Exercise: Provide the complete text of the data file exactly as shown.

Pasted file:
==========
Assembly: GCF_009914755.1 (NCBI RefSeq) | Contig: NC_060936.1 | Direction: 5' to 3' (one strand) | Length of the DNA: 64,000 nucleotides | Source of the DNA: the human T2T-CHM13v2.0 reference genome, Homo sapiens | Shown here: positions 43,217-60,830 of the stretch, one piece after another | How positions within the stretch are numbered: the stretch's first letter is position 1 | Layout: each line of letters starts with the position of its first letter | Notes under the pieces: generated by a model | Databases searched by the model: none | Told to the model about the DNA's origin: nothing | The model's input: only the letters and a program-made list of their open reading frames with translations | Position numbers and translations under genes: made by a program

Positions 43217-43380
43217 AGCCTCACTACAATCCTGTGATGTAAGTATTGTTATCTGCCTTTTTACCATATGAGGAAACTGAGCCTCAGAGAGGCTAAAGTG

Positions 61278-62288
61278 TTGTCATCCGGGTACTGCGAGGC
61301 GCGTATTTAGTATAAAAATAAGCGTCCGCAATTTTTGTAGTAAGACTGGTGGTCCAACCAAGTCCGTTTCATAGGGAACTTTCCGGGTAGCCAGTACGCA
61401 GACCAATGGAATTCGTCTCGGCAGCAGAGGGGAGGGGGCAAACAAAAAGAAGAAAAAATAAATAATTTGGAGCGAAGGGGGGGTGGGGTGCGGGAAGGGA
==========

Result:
Assembly: GCF_009914755.1 (NCBI RefSeq) | Contig: NC_060936.1 | Direction: 5' to 3' (one strand) | Length of the DNA: 64,000 nucleotides | Source of the DNA: the human T2T-CHM13v2.0 reference genome, Homo sapiens | Shown here: positions 43,217-60,830 of the stretch, one piece after another | How positions within the stretch are numbered: the stretch's first letter is position 1 | Layout: each line of letters starts with the position of its first letter | Notes under the pieces: generated by a model | Databases searched by the model: none | Told to the model about the DNA's origin: nothing | The model's input: only the letters and a program-made list of their open reading frames with translations | Position numbers and translations under genes: made by a program

Positions 43217-43380
43217 AGCCTCACTACAATCCTGTGATGTAAGTATTGTTATCTGCCTTTTTACCATATGAGGAAACTGAGCCTCAGAGAGGCTAAAGTG

Positions 61278-62288
61278 TTGTCATCCGGGTACTGCGAGGC
61301 GCGTATTTAGTATAAAAATAAGCGTCCGCAATTTTTGTAGTAAGACTGGTGGTCCAACCAAGTCCGTTTCATAGGGAACTTTCCGGGTAGCCAGTACGCA
61401 GACCAATGGAATTCGTCTCGGCAGCAGAGGGGAGGGGGCAAACAAAAAGAAGAAAAAATAAATAATTTGGAGCGAAGGGGGGGTGGGGTGCGGGAAGGGA